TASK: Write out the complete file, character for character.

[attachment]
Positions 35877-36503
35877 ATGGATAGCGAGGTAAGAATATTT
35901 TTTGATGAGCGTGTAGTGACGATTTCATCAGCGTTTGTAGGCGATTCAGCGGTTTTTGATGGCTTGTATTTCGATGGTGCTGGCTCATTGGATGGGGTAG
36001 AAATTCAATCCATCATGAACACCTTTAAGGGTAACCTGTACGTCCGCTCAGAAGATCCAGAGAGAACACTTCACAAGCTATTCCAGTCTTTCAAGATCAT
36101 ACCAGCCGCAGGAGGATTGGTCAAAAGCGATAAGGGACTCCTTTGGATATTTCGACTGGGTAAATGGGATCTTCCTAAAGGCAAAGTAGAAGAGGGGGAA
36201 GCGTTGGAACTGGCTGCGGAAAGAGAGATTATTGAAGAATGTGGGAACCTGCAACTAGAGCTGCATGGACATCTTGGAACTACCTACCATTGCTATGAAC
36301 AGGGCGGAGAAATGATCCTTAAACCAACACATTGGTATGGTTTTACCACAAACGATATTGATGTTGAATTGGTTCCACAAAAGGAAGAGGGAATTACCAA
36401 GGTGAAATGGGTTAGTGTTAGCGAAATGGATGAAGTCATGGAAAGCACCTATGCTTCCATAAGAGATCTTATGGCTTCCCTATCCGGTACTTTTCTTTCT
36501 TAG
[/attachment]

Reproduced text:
Positions 35877-36503
35877 ATGGATAGCGAGGTAAGAATATTT
35901 TTTGATGAGCGTGTAGTGACGATTTCATCAGCGTTTGTAGGCGATTCAGCGGTTTTTGATGGCTTGTATTTCGATGGTGCTGGCTCATTGGATGGGGTAG
36001 AAATTCAATCCATCATGAACACCTTTAAGGGTAACCTGTACGTCCGCTCAGAAGATCCAGAGAGAACACTTCACAAGCTATTCCAGTCTTTCAAGATCAT
36101 ACCAGCCGCAGGAGGATTGGTCAAAAGCGATAAGGGACTCCTTTGGATATTTCGACTGGGTAAATGGGATCTTCCTAAAGGCAAAGTAGAAGAGGGGGAA
36201 GCGTTGGAACTGGCTGCGGAAAGAGAGATTATTGAAGAATGTGGGAACCTGCAACTAGAGCTGCATGGACATCTTGGAACTACCTACCATTGCTATGAAC
36301 AGGGCGGAGAAATGATCCTTAAACCAACACATTGGTATGGTTTTACCACAAACGATATTGATGTTGAATTGGTTCCACAAAAGGAAGAGGGAATTACCAA
36401 GGTGAAATGGGTTAGTGTTAGCGAAATGGATGAAGTCATGGAAAGCACCTATGCTTCCATAAGAGATCTTATGGCTTCCCTATCCGGTACTTTTCTTTCT
36501 TAG